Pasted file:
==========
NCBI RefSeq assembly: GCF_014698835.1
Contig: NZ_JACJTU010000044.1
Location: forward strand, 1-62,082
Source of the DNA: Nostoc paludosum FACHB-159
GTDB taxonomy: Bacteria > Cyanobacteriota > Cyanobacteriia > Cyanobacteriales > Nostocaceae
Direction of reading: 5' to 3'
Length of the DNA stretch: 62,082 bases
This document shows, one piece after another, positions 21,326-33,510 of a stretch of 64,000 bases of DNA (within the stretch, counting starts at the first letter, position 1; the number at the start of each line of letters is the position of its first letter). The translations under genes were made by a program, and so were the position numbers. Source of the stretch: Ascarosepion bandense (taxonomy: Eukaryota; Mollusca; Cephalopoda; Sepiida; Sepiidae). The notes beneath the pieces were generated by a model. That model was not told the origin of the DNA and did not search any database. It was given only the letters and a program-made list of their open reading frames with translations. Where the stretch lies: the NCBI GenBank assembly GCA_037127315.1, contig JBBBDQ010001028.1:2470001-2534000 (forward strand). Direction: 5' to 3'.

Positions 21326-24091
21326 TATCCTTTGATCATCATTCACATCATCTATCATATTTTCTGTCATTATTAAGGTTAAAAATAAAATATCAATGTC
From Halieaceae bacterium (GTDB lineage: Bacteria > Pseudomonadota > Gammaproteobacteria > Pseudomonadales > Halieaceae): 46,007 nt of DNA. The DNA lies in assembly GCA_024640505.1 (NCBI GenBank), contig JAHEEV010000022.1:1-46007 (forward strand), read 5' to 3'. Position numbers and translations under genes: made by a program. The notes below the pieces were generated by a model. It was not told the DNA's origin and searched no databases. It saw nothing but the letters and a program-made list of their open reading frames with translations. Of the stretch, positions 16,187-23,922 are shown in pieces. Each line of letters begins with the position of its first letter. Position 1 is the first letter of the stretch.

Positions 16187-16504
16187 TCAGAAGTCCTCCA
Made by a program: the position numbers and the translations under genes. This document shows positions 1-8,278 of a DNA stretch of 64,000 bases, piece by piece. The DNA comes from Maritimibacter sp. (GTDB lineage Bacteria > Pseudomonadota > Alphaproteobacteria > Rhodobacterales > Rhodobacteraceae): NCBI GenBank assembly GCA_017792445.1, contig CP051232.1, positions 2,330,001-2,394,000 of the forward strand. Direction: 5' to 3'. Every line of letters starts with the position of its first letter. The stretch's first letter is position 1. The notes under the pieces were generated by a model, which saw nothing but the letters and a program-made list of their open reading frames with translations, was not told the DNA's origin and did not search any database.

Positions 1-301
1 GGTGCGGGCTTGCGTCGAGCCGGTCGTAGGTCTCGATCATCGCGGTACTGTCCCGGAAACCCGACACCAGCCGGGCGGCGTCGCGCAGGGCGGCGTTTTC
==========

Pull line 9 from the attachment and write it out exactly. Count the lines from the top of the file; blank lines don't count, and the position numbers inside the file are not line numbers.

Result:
Positions 21326-24091